The development of 23-gauge vitrectomy surgery has many benefits including a reduction in surgical time and faster postoperative rehabilitation; however, some have suggested that the complication rate is higher. To assess this we compared the incidence and distribution of iatrogenic retinal tears in 20- and 23-gauge surgery.
Fifty consecutive 23-gauge and 50 consecutive 20-gauge vitrectomy cases were selected; eyes with a history of previous vitreoretinal surgery were excluded. All surgery was performed by two surgeons (JL and RN). Entry-site breaks (ESB) were defined as any new vitreoretinal abnormality occurring within 1 clock hour of an entry site for which treatment with cryotherapy was deemed necessary. Data were collected by retrospective case note review. Statistical analysis was carried out using Fisher's exact and χ2-tests.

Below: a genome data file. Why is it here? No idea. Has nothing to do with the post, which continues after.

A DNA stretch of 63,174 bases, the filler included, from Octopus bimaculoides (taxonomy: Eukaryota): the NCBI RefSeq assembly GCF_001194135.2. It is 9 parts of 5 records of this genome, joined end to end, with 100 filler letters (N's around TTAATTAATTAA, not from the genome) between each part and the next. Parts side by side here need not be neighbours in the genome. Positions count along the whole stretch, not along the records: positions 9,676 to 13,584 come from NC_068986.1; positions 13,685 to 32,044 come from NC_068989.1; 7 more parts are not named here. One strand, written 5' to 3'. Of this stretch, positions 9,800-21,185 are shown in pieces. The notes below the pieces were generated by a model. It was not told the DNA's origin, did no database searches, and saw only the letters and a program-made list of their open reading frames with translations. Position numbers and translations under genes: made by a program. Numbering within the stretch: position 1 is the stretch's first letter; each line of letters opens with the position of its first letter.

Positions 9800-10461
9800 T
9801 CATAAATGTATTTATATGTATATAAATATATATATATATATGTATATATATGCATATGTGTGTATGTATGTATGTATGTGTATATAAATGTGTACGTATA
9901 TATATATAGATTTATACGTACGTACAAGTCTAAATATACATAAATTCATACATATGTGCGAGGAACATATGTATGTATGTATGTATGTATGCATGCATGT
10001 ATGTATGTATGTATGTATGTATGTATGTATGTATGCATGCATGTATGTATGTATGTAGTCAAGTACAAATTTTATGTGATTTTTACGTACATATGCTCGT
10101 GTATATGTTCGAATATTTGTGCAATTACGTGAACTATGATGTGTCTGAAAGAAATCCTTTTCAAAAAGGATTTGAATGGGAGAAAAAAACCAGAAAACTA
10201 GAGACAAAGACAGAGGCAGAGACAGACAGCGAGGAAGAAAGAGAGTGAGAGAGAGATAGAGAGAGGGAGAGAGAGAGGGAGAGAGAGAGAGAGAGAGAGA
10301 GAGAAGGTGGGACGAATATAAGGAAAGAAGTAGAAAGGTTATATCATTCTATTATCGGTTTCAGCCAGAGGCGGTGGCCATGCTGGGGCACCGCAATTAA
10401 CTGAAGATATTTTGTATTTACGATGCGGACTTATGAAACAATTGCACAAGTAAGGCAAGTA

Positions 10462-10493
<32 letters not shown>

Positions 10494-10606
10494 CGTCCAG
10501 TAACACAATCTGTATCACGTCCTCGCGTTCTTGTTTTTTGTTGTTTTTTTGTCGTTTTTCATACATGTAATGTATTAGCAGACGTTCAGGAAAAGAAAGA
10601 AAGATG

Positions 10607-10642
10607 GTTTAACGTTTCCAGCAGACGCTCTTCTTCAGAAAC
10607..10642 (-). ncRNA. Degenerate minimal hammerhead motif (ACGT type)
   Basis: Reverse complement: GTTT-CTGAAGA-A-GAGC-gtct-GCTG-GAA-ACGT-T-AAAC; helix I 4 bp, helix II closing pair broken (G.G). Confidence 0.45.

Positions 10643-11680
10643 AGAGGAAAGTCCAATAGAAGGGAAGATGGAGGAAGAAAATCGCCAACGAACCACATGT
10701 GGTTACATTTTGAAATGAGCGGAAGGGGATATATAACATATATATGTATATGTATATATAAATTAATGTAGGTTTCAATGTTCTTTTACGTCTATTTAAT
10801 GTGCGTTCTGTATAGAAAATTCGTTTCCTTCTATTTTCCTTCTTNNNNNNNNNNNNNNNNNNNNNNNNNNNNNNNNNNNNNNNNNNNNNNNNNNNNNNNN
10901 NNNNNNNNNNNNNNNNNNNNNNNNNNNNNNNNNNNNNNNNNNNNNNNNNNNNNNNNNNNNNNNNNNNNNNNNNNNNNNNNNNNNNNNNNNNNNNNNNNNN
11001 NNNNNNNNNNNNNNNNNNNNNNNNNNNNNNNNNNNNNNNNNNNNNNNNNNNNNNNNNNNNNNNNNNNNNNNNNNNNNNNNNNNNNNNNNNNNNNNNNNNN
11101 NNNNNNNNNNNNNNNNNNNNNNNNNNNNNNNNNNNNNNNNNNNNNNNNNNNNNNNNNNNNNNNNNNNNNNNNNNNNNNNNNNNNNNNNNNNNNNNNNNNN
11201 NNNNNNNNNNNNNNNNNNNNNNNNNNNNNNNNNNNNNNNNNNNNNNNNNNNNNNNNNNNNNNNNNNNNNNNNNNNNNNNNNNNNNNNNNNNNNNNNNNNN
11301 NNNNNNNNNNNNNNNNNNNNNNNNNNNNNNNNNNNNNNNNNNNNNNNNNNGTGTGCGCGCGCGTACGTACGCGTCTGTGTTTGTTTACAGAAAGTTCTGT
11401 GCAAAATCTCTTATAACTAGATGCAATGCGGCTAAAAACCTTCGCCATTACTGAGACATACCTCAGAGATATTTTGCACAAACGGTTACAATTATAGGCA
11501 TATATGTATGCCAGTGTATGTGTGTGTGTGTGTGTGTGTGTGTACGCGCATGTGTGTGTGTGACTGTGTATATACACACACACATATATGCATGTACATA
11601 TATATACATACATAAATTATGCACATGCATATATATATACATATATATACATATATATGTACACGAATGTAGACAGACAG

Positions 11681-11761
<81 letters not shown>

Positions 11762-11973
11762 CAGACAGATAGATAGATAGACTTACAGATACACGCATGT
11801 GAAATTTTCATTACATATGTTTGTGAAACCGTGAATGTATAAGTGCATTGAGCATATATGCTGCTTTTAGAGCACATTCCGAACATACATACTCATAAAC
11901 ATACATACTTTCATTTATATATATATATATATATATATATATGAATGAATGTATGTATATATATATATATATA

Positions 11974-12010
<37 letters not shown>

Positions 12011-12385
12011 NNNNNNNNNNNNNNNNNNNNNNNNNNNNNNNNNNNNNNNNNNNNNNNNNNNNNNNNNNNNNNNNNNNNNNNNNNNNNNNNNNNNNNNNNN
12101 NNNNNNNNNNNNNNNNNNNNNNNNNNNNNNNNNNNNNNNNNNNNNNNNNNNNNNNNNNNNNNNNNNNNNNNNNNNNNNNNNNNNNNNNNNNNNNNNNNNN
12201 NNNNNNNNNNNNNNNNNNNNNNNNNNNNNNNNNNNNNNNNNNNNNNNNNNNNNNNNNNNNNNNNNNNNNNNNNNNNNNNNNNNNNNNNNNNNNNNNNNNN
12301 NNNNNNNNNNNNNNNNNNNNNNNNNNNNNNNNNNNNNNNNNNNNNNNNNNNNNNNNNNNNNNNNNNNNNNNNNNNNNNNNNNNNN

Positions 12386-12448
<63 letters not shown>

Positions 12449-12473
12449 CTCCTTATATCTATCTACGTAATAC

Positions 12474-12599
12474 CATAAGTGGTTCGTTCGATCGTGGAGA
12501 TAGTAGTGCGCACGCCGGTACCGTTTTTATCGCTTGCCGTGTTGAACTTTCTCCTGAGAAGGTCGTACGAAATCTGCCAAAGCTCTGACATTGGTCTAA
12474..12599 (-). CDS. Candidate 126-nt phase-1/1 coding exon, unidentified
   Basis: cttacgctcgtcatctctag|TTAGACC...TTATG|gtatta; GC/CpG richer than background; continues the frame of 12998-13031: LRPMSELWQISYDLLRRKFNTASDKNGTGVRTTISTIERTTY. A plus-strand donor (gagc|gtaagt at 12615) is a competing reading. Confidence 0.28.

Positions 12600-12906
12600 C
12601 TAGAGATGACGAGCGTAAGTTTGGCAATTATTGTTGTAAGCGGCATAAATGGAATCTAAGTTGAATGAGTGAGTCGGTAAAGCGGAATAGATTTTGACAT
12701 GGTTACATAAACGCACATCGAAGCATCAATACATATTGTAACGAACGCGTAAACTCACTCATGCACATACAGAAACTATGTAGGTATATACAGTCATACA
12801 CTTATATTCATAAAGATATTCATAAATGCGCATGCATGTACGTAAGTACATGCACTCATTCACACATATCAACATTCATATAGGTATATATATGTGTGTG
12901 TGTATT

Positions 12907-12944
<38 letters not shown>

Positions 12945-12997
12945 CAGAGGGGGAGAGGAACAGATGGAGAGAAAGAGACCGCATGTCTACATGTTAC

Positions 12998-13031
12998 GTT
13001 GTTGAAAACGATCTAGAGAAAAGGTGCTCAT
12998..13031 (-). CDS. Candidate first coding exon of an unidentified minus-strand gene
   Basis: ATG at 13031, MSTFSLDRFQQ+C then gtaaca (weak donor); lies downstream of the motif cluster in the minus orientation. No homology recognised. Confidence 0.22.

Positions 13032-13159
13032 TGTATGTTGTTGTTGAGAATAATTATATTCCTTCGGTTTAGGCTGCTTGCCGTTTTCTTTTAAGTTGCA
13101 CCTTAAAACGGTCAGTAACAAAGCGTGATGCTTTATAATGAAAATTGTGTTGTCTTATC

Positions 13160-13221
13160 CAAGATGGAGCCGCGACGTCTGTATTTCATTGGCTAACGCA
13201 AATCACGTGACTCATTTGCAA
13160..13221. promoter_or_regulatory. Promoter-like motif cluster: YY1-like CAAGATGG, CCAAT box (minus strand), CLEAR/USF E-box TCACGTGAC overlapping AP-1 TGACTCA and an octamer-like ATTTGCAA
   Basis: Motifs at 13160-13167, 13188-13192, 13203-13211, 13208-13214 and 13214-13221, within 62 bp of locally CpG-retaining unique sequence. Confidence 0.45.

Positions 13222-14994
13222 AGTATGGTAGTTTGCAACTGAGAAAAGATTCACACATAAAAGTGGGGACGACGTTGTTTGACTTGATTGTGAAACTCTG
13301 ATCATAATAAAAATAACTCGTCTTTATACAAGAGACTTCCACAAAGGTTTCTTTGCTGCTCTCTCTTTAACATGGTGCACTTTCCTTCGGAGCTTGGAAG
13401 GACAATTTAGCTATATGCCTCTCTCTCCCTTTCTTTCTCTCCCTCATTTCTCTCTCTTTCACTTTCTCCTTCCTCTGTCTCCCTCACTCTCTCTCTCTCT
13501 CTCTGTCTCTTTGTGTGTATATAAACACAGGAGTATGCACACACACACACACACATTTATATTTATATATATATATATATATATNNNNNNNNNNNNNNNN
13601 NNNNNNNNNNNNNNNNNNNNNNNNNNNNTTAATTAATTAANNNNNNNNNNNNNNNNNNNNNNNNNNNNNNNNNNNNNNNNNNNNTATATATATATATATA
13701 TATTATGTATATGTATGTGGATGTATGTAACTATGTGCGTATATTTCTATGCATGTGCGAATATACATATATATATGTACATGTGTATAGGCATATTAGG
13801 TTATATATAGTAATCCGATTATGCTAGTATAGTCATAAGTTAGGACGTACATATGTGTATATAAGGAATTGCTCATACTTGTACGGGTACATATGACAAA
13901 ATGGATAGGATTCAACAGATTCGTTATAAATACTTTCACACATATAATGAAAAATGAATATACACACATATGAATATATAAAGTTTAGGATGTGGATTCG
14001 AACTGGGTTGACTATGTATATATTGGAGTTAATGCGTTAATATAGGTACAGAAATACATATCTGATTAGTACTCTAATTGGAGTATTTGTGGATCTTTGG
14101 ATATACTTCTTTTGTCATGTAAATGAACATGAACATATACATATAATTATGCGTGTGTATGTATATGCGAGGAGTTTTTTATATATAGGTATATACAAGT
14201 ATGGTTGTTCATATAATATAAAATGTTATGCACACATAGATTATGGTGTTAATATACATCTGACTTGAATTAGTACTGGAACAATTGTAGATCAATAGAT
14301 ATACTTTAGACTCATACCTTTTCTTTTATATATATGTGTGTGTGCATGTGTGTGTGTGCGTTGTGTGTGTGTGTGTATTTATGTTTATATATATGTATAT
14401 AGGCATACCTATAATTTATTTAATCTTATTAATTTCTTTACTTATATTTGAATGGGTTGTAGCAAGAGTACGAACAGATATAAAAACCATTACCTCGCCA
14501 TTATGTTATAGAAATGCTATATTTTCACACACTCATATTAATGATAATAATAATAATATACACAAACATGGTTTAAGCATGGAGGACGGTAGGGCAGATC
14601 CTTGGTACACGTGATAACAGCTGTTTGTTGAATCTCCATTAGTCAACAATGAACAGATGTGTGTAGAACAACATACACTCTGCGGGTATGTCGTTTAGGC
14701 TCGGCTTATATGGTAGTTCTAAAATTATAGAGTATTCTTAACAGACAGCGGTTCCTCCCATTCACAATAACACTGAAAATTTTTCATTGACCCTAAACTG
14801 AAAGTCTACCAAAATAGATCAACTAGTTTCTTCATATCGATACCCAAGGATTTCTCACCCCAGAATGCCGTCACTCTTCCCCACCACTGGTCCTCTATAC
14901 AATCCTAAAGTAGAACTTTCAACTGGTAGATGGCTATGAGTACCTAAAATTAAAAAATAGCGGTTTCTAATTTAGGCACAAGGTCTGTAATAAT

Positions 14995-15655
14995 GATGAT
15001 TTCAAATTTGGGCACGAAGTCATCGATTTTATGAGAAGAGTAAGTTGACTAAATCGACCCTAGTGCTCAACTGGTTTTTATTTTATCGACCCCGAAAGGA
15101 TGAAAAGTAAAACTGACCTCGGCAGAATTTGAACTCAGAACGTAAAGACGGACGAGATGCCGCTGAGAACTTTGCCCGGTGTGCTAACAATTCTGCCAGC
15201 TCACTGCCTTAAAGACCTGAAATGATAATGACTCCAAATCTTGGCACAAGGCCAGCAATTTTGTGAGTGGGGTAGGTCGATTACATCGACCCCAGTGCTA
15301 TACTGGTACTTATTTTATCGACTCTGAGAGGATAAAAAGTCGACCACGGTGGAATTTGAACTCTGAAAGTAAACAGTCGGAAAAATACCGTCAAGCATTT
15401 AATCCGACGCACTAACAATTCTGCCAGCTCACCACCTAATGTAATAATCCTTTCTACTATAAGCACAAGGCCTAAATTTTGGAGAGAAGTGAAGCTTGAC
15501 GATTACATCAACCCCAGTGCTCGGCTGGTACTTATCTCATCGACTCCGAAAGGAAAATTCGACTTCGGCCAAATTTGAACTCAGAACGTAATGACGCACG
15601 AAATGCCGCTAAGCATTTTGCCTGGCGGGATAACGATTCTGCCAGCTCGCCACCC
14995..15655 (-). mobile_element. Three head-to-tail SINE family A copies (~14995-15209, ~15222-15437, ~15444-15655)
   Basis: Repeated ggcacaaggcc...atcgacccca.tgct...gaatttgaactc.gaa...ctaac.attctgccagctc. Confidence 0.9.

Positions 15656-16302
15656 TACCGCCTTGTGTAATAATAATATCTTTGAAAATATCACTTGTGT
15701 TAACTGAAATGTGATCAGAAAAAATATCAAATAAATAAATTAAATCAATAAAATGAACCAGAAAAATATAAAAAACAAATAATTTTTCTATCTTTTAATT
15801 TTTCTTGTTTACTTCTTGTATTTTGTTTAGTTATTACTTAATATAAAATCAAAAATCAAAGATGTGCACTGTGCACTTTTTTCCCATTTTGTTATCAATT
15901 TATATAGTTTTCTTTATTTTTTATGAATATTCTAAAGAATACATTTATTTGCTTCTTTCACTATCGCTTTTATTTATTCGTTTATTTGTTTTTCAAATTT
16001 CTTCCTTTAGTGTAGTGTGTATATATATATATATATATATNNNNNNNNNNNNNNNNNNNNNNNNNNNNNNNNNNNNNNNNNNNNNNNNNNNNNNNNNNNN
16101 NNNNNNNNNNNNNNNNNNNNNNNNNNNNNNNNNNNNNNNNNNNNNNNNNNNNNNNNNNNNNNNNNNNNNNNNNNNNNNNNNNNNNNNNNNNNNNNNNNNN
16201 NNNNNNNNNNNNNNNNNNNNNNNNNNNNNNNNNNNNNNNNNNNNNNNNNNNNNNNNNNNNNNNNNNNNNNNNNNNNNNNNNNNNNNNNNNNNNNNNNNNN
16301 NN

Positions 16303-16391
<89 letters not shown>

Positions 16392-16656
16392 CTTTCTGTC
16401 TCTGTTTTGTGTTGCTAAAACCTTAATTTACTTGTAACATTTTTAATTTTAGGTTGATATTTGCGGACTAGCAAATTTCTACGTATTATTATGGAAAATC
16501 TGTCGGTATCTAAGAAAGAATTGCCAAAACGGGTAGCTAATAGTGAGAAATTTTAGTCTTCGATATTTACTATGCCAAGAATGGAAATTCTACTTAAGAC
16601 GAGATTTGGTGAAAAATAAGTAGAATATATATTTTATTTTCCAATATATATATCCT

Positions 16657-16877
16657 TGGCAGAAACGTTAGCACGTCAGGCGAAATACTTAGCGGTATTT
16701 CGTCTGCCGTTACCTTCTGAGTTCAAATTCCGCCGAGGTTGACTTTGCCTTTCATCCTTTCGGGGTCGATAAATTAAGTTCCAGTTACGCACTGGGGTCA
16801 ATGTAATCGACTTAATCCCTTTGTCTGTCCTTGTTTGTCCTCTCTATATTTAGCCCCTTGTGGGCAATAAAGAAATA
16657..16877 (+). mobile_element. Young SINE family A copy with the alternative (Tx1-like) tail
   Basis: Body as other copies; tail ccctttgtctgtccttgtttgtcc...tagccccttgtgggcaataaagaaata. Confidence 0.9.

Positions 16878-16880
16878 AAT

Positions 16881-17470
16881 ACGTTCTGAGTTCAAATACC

ESB occurred in 24% (12/50) of cases in the 20-gauge group compared with 8% (4/50) in the 23-gauge group (P=0.03); 88% (14/16) occurred superiorly on the same side as the surgeons' dominant hand. Iatrogenic breaks recorded elsewhere indicated an increased incidence in the 20-gauge group (9/50 compared with 6/50 in 23-gauge) but this did not achieve significance; the most common position was at 6 o'clock.
23-Gauge vitrectomy is associated with significantly fewer ESB when compared with conventional 20-gauge vitrectomy. The incidence of other iatrogenic breaks did not appear to be significantly different between the two groups.